Longtime Syracuse basketball coach Jim Boeheim will be suspended for nine games next season and the school will lose three basketball scholarships each year for the next four years as consequences of the NCAA’s finding that the university’s athletic department violated a multitude of rules related to money, drugs, and schoolwork. Other penalties will include fines and the symbolic “vacation” of basketball and football wins; the basketball team has also already voluntarily suspended itself from postseason play this season.
In an era in which marijuana is often legal and many people believe some college athletes should be paid openly, it’s likely the violations related to players’ academic work that fans and observers will find most galling. As Deadspin’s Barry Petchesky notes, basketball program staffers are accused of systematically sending in homework assignments and corresponding with professors on behalf of players by literally logging into those players’ email accounts and impersonating them:
Syracuse had this down to a science. pic.twitter.com/Owpv2DWpyf— Barry Petchesky (@barryap1) March 6, 2015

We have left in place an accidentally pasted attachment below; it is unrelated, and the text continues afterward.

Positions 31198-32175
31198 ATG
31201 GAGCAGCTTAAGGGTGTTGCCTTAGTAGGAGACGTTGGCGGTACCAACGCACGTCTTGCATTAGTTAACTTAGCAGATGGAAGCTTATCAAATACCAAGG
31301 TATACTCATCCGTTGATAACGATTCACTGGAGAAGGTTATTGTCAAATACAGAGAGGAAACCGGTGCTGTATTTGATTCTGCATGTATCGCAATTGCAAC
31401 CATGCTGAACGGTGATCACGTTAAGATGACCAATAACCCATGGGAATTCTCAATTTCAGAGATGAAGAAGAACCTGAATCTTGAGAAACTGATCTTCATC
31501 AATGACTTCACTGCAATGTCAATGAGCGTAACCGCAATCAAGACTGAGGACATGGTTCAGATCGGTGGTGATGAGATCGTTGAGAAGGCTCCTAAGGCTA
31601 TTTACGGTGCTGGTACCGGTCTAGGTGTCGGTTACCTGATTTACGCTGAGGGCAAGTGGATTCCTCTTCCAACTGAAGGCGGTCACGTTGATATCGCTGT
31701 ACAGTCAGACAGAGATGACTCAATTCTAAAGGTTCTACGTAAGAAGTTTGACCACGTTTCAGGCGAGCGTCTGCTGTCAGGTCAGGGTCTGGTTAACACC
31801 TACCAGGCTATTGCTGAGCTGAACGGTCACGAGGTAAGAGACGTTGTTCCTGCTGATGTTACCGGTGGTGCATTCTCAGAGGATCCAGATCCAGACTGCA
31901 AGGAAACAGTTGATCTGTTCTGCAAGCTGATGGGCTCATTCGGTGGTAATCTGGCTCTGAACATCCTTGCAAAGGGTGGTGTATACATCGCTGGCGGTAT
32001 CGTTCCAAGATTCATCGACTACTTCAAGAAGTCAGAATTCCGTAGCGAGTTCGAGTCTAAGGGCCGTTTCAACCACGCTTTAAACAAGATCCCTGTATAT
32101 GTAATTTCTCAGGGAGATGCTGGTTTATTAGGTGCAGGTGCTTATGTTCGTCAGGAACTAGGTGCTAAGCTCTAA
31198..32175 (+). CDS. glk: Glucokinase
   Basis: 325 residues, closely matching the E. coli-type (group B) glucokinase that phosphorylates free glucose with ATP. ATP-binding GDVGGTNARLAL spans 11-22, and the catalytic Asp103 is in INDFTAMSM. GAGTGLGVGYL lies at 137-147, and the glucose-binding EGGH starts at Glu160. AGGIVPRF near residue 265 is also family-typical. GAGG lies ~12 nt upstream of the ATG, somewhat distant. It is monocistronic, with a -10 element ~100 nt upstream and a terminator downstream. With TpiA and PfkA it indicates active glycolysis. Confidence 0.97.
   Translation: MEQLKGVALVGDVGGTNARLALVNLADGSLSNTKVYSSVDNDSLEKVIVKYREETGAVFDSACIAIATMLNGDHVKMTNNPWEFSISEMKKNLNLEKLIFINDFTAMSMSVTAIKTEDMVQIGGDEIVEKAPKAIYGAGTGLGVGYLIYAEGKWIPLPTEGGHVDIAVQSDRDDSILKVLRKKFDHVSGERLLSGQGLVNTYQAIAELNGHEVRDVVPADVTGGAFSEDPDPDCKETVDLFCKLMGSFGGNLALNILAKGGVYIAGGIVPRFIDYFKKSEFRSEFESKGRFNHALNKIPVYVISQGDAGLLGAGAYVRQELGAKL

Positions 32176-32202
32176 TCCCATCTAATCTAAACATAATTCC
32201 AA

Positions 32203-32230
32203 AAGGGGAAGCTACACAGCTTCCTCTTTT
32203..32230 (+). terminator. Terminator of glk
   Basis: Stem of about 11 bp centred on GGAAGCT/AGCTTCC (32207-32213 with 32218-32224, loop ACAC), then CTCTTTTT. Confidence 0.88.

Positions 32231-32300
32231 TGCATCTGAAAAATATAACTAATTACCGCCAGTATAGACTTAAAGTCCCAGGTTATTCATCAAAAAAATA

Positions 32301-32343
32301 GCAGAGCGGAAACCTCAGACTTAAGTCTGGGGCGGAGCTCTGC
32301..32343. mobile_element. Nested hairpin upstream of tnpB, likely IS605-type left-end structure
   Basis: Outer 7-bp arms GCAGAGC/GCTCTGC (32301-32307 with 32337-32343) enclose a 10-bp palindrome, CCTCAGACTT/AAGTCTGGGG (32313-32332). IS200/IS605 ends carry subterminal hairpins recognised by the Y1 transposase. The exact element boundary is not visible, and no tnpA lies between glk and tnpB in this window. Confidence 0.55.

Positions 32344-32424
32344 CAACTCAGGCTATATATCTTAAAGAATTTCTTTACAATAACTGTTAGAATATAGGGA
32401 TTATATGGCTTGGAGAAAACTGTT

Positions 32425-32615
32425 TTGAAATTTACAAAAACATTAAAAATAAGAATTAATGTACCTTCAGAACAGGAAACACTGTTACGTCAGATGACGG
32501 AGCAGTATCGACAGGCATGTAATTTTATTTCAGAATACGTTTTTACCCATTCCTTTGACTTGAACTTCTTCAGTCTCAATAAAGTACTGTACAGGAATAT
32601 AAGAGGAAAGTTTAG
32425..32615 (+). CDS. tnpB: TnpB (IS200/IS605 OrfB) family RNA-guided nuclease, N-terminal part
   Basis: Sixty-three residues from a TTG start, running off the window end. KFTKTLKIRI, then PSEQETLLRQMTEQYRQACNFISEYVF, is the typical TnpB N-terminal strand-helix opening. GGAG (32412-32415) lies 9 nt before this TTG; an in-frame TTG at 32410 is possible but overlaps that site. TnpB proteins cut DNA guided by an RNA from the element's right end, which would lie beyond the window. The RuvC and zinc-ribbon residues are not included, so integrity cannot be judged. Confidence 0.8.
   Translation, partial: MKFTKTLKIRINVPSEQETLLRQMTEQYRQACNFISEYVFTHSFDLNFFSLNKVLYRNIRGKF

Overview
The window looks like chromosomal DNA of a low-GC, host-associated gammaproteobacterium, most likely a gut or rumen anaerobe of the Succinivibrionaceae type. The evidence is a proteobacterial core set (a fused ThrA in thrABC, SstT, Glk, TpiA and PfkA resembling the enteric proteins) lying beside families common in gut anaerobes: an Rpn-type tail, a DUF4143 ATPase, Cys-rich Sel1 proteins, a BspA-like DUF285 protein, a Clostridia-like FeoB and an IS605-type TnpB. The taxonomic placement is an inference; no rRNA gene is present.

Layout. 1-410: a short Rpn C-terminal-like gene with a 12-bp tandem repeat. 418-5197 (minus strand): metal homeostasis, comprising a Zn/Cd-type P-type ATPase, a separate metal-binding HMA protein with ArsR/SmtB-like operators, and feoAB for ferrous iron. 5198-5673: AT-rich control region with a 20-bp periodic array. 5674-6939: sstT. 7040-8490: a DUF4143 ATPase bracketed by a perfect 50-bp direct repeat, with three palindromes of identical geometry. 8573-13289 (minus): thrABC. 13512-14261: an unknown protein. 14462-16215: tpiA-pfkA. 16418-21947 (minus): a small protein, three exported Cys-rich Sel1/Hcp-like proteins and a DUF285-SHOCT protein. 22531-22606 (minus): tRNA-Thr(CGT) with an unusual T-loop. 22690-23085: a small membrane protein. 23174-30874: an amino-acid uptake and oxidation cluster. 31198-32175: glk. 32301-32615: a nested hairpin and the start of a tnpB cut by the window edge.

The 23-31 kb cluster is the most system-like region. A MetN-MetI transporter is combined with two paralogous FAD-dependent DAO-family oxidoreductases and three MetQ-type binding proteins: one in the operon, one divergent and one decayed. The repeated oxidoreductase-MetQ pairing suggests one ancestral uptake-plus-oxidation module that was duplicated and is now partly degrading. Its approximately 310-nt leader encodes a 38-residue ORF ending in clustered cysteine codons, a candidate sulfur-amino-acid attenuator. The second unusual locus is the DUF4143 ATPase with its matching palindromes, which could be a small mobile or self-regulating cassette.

The case against formally paying revenue-producing college athletes—which Boeheim has made forcefully in public—argues that players are already well-compensated for their efforts because their scholarships provide them a free education. Said Boeheim: “Our players get a $50,000 education ... get the scholarship, get the grades, get their education, get the chance to play basketball and then get to start life without any debt.” That argument breaks down when teams and schools make no real effort to educate their players or, worse, actively encourage malfeasance that keeps some athletes funtionally illiterate. And, of course, the NCAA alleges that Syracuse has compensated players with money—it’s just done it surreptitiously, in a way that puts athletes’ eligibility at risk and doesn’t commit the university to a legally enforceable contract:
The report details an improper relationship between a Syracuse booster and members of the football and basketball program. The booster reportedly provided over $8,000 in cash to three football players and two basketball players at the school for volunteering at a local YMCA.
Despite Boeheim’s stated opposition to a formal compensation system, he’s on the record as early as Darcy Frey’s 1994 basketball book The Last Shot defending the practice of under-the-table payments.
For Boeheim and Syracuse, that kind of cavalier attitude toward rules is now a big deal indeed.